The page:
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Focus on STEM, STEAM is Conduit to Help Canyons Students Learn, Grow

Oh, how life has changed since Y2K. While it’s been just two decades since the start of the new millennium, advancements in technology seem to have taken society light years into the future. To ensure Canyons students remain at the forefront of understanding the world around them, STEM-related lessons have been built into the school day at every grade level.  

In the latest episode of Connect Canyons, Chandra Martz, a CSD Digital Teaching and Learning Specialist, and Cynthia Lloyd, CSD’s Elementary STEM Specialist, discuss how science, technology, engineering and mathematics lessons, plus instruction on how those subjects dovetail with the arts, are being implemented in Canyons classrooms and beyond. The conversation comes in time for National STEM/STEAM Day, celebrated every year on Nov. 8. 

When STEM was first introduced into education in the early 2000s, it stood for science, technology, engineering, and math. Soon after, an “A,” which stands for the arts, was added to the mix, turning the emphasis from STEM to STEAM. That addition was spearheaded by Georgette Yakman, the creator of STEAM education, who has said the liberal arts are the “who and why,” or the reasoning, behind the “what and how” of STEM.  

“Basically, it’s how all of these components are working together in order to get our students to think beyond just one subject,” Martz says. “Instead of just thinking about math, it’s how our math and science work together, how technology and engineering work together. Because when you think of careers, you don’t think of just, ‘They do math and technology,’ there’s some science added in, and a lot of times there’s the design with engineering and our arts.”

Lloyd adds that integrating the subjects together helps students to develop a deeper level of learning. “They develop the ability for students to learn more critical thinking skills,” says Lloyd, “and problem-solving skills across all of the different disciplines.”

In the Canyons District, STEAM-powered teaching is implemented in classrooms beginning in kindergarten. Teachers utilize a number of methods in order to teach their students. 

“It’s science our students can use,” Lloyd says. “For example, our kindergarten students are learning about how they can prepare for weather. They start by looking at weather patterns, then move into how we can be prepared by looking at what’s going on with the next day. You don’t know you’re doing STEAM-related things every single day just by looking at the weather and deciding how you’re going to get dressed. That’s problem-solving.”

Schools across the District are not only implementing STEAM in the classroom, but between classes and after hours, as well. In CSD elementary schools, students attend “Brain Boosters” classes during which students can go to a library or music class or learn how to code. Every middle school also has a “MakerSpace” where, during lunch or after school, students can build and create. The goal next year is to have a MakerSpace in every elementary and middle school. 

Martz says utilizing some of the tools in the makerspace allows students to look at the bigger picture. “It helps them start to think about and understand the problem-solving process, not only about what can I make with these blocks but what if this was bigger? What if this was global? It gets them thinking on that bigger sense of how they can make an impact in the world.”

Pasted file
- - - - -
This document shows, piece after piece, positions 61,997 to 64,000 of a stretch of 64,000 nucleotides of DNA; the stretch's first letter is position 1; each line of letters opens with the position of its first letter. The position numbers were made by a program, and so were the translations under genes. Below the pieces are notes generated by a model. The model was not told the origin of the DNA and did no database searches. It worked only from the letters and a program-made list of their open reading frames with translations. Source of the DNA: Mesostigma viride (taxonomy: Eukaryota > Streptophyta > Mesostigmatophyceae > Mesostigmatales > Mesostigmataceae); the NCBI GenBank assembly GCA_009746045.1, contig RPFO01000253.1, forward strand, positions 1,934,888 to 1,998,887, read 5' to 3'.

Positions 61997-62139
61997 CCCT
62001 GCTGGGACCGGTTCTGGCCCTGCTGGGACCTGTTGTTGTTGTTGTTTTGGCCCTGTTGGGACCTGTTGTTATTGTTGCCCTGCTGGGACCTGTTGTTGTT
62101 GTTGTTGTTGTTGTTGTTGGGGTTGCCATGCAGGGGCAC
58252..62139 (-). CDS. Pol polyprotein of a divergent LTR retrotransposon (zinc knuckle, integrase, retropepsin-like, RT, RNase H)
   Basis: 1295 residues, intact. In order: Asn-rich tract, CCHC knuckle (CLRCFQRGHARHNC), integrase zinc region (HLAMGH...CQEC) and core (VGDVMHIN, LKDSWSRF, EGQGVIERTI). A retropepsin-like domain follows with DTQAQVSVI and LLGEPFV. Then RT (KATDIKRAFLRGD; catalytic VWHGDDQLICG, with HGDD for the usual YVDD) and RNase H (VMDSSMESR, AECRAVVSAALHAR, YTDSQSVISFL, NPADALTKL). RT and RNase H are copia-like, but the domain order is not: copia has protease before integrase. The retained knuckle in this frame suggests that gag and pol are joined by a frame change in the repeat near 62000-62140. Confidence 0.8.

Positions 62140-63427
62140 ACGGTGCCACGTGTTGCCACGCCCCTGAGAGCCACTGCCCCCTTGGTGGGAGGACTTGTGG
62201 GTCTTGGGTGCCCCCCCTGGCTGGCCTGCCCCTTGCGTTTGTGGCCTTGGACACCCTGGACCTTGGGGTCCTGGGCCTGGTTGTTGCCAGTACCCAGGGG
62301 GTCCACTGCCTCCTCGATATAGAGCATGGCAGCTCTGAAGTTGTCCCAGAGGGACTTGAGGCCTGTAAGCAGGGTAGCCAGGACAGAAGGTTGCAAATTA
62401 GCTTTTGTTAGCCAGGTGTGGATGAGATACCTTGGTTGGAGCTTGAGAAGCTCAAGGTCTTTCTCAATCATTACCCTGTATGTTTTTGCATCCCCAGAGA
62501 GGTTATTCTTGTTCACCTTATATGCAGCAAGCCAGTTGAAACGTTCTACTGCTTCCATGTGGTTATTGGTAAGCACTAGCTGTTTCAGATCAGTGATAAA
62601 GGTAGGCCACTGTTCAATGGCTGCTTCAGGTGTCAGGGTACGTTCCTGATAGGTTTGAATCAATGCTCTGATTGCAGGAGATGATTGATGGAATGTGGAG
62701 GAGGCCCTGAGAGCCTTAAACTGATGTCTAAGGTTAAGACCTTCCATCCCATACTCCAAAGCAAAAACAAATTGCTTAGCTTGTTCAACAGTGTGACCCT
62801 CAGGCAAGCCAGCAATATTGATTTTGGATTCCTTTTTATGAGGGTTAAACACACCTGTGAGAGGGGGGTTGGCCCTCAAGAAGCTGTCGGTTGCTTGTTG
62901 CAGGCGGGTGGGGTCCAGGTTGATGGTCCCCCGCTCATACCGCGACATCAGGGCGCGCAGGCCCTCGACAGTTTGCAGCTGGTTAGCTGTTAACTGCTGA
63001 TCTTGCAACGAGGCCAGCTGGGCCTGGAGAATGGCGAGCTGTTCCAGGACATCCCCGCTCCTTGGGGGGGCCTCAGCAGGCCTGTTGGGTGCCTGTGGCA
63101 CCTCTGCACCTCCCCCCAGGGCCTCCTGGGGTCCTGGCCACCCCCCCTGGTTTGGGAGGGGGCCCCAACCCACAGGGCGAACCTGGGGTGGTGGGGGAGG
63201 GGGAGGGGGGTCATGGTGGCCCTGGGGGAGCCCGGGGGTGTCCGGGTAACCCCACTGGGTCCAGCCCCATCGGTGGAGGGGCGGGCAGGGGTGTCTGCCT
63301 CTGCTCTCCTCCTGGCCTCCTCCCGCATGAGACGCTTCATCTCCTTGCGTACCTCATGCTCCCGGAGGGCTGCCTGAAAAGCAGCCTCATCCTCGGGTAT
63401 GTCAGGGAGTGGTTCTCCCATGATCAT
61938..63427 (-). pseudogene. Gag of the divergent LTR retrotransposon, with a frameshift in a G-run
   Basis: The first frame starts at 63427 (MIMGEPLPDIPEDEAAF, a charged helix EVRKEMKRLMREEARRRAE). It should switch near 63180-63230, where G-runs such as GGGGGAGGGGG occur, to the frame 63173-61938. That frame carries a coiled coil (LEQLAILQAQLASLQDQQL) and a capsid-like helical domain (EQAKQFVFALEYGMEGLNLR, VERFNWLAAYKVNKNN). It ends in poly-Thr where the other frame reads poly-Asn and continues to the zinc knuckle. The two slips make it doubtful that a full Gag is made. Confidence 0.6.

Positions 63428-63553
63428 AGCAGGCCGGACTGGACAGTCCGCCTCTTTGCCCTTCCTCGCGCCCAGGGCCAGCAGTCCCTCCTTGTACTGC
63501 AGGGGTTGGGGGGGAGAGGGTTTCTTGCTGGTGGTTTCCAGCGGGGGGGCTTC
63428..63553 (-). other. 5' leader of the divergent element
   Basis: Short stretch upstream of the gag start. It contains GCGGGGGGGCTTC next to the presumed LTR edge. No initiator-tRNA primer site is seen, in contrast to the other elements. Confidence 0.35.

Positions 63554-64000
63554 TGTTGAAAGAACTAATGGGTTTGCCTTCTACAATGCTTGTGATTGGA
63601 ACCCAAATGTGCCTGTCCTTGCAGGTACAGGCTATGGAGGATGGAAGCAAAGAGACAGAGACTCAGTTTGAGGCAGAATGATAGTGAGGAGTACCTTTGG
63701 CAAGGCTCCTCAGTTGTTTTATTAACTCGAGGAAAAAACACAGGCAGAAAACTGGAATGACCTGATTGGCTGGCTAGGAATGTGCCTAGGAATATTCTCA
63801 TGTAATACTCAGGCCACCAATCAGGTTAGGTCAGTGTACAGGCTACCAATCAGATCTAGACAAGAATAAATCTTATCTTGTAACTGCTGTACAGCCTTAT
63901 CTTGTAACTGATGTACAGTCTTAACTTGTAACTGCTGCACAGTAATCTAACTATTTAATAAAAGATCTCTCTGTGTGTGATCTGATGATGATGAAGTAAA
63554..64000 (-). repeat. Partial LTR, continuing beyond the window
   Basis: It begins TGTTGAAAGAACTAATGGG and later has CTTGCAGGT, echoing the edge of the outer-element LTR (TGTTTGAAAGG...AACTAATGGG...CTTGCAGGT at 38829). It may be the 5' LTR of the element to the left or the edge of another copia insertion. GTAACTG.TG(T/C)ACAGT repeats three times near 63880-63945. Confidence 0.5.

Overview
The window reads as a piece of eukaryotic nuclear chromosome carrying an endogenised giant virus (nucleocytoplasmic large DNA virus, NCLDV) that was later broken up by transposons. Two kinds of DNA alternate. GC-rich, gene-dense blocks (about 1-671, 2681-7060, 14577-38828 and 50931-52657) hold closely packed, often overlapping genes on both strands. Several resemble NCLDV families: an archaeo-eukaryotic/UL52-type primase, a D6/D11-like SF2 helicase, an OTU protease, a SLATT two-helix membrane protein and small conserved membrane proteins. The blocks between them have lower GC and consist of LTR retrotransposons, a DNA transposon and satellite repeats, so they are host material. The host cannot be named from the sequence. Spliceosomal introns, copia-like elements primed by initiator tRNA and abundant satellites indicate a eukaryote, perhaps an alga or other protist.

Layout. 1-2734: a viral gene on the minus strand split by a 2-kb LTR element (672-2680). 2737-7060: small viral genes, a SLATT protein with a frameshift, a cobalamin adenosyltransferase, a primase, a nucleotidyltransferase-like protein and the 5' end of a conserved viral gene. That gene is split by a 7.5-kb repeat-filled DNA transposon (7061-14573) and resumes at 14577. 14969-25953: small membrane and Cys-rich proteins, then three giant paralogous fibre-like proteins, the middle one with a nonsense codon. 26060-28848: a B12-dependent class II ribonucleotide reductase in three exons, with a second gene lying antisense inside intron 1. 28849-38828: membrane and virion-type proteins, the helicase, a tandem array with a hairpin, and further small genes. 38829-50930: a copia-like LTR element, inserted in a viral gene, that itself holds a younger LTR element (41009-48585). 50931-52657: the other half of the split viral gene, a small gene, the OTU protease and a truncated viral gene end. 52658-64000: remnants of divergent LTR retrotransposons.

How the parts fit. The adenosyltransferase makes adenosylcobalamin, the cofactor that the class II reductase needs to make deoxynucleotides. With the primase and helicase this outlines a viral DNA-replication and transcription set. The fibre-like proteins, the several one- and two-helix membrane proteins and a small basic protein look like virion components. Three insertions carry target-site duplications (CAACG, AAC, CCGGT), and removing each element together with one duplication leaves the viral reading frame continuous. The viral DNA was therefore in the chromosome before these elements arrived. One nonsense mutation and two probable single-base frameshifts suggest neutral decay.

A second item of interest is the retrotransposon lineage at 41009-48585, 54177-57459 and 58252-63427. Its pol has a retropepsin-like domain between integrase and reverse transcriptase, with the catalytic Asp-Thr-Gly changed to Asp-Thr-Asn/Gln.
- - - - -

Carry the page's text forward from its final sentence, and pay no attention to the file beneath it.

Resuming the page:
A number of these programs are available, thanks to a recent grant Martz received. The grant provides the funds to expand STEAM throughout the District. Part of the grant is also going toward launching STEAM Nights, during which parents and students alike can get involved in the learning process. Schools will be provided kits to help them host their STEAM Night events.  

It can be daunting for some parents to help their children with STEAM-related homework, but “the parent doesn’t have to know everything,” says Lloyd. “Getting those kids to think creatively and think outside the box to help solve problems is one of the biggest things parents can do. It’s OK not to know the answer but help guide the students to figure out that answer.”

STEAM-related lessons help Canyons students graduate college- and career-ready, say Martz and Lloyd. “It doesn’t matter what kind of career,” says Lloyd. “It’s a conduit everyone can learn from, no matter their ability level. Everyone can have success and have fun.”

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Lucie Chamberlain

Alta View Elementary

If a movie about super teachers were ever made, Lucie Chamberlain would be a prime candidate for a leading role. Fortunately for her kindergarten students at Alta View Elementary, she already thrives in a supporting role for them. Parents thank her for being a “super teacher.” She is also described as an “amazing colleague.” Whether students need help in the classroom or from home while sick, Lucie goes above and beyond to help them learn, overcome fears, and feel important and cared for. Lucie is the reason a number of kids went from hating school to loving it, according to parents. The way she exudes patience, sweetness, positive energy, and love for her students with special needs melts is appreciated and admired. One parent noted: “Both my kids wish she could be their teacher forever.” Another added:  “She treats every student like their learning and their feelings are her priority.” Super teacher, indeed!

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